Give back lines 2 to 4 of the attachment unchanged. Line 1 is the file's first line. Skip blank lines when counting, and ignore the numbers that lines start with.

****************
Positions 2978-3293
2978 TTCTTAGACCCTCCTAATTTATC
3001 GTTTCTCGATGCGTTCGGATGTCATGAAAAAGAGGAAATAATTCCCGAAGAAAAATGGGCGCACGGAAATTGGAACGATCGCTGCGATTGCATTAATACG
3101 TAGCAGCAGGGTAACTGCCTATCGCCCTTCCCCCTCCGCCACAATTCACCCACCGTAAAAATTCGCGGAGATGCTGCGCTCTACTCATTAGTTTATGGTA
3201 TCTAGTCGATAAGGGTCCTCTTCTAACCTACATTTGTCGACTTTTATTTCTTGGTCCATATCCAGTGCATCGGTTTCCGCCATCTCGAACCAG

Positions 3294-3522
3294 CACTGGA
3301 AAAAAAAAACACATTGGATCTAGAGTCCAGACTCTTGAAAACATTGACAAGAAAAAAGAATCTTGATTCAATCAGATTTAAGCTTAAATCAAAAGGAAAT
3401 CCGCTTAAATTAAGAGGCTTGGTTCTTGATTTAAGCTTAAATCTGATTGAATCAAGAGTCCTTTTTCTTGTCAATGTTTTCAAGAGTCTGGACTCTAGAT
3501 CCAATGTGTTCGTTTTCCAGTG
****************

2978 TTCTTAGACCCTCCTAATTTATC
3001 GTTTCTCGATGCGTTCGGATGTCATGAAAAAGAGGAAATAATTCCCGAAGAAAAATGGGCGCACGGAAATTGGAACGATCGCTGCGATTGCATTAATACG
3101 TAGCAGCAGGGTAACTGCCTATCGCCCTTCCCCCTCCGCCACAATTCACCCACCGTAAAAATTCGCGGAGATGCTGCGCTCTACTCATTAGTTTATGGTA